Any concerns would have to be over the still-sluggish sales performance, something Nokia's boss aims to change this year. Full-year revenues grew 2%, to roughly €22.2 billion ($25.1 billion), although the increase was 3% on a constant-currency basis. While that was not much worse than the 4% recorded by Ericsson, Nokia's Swedish rival, sales dropped 5% on a constant-currency basis for Nokia's final quarter. Investors were unimpressed by the update, sending Nokia's share price down nearly 5% around noon in Helsinki, although it is still much higher than it was this time last year.

Figure 2: Nokia's share price in Helsinki ( euro ) (Source: Google Finance) (Source: Google Finance)

Long-suffering mobile

What is going on? Nokia's breakdown of numbers shows the long-suffering mobile division – accounting for 44% of total sales – has continued to struggle. Revenues there dropped 7%, to about €9.7 billion ($11 billion), and by 13% for the final quarter. The main reason dates back several years, to when product difficulties upset Nokia's 5G roadmap and triggered a loss of share in important markets. In the US, a huge 5G deal with Verizon – announced in September 2020 – went to South Korea's Samsung instead.

Lundmark is sanguine. A fourth-quarter decline in mobile sales and gross margin was expected due to lower sales in North America, he told reporters. He is confident that earlier product difficulties are now behind the company, and he can point to a higher gross margin for the full year as evidence of its more competitive portfolio. "Mobile closed the gap with competition in 5G," he said.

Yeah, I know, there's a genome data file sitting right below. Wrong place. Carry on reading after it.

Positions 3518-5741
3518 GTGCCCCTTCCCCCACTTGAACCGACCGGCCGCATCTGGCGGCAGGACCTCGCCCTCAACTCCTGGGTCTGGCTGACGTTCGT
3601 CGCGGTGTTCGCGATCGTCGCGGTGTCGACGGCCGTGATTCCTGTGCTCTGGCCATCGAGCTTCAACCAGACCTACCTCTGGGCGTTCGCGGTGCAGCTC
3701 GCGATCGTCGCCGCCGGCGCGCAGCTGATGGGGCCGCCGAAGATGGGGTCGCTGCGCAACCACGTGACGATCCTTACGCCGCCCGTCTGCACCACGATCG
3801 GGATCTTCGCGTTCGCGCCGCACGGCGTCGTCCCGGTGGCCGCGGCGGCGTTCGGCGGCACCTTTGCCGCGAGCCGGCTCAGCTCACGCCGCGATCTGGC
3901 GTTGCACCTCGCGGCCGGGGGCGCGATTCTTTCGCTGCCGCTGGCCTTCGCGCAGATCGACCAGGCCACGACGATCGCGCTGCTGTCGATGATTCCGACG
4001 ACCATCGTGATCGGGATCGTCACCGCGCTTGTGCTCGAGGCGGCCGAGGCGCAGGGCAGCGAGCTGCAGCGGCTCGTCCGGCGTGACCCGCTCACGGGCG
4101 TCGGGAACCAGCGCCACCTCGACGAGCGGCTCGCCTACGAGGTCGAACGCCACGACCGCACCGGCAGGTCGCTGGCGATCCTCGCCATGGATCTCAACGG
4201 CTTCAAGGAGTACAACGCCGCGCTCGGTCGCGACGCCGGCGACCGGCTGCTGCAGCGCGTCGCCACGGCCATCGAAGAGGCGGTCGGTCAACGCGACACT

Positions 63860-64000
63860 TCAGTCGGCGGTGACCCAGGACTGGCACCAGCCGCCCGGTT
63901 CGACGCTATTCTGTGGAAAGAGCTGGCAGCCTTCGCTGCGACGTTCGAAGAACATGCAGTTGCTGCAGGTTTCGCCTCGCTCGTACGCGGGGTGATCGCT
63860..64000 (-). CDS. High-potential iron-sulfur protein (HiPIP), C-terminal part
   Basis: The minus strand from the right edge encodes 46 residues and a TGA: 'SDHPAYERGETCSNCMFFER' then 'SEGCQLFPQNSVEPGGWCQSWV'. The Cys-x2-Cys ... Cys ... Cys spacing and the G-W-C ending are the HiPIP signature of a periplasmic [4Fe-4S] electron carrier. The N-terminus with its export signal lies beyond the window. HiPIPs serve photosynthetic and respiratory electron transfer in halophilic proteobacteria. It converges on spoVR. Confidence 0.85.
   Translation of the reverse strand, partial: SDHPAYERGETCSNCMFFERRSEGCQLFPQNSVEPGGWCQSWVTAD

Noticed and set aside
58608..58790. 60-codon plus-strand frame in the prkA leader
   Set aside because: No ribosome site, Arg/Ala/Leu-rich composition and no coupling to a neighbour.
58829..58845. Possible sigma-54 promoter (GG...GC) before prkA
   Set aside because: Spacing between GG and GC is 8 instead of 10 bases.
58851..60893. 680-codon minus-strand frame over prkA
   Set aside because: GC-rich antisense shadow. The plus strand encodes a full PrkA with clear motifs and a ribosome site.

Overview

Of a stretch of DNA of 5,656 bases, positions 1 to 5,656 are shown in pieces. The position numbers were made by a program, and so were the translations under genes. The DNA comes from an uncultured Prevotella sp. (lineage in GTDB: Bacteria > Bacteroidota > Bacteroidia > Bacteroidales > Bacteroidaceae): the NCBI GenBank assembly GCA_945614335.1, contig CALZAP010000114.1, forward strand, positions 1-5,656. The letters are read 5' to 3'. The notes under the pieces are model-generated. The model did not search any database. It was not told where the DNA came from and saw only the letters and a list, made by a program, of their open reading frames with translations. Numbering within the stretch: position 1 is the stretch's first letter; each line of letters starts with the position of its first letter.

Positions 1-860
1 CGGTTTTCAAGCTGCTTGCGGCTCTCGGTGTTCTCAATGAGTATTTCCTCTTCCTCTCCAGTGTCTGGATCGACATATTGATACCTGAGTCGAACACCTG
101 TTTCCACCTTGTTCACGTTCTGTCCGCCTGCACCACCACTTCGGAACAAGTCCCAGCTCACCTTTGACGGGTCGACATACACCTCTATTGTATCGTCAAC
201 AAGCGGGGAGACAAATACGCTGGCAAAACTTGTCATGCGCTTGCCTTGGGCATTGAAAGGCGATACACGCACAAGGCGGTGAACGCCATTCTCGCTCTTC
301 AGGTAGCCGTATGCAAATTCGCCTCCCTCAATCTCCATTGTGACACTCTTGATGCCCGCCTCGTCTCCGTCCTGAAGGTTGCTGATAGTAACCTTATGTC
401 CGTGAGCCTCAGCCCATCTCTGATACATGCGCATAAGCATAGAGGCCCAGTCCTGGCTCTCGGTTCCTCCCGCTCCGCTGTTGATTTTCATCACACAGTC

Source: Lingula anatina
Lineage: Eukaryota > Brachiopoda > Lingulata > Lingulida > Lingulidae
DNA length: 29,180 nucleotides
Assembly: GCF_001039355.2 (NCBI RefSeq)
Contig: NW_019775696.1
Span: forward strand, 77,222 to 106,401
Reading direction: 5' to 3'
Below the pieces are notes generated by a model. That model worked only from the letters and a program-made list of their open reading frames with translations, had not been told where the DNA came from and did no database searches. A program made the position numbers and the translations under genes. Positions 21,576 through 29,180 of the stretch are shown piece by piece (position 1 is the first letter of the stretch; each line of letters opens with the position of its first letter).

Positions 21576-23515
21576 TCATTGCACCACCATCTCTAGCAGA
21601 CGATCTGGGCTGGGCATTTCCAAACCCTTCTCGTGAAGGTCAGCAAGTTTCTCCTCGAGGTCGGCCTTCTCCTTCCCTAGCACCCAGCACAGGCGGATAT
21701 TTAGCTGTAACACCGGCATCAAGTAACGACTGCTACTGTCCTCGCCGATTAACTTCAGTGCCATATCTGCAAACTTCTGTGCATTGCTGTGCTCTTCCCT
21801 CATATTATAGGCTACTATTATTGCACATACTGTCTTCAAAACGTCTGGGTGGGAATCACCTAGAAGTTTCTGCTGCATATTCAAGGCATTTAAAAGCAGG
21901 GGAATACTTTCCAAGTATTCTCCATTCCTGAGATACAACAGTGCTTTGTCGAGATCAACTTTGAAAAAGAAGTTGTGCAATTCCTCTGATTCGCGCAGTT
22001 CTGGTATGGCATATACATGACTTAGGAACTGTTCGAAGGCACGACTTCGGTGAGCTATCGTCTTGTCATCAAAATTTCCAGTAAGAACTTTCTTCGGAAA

But he will need to show further proof this year in the form of a mobile sales recovery. Lundmark is certainly aiming high for total revenues. Describing 2022 as the start of the "accelerate" phase of Nokia's strategy, he is targeting an extra €1 billion ($1.1 billion) in company sales at the midpoint of his guidance, implying a 5% increase. Network infrastructure, the large fixed-line, IP and optical division, is already on a sales roll, and other Nokia units (cloud and network services plus the Nokia Technologies licensing business) are relatively small. That puts the attention and pressure on mobile.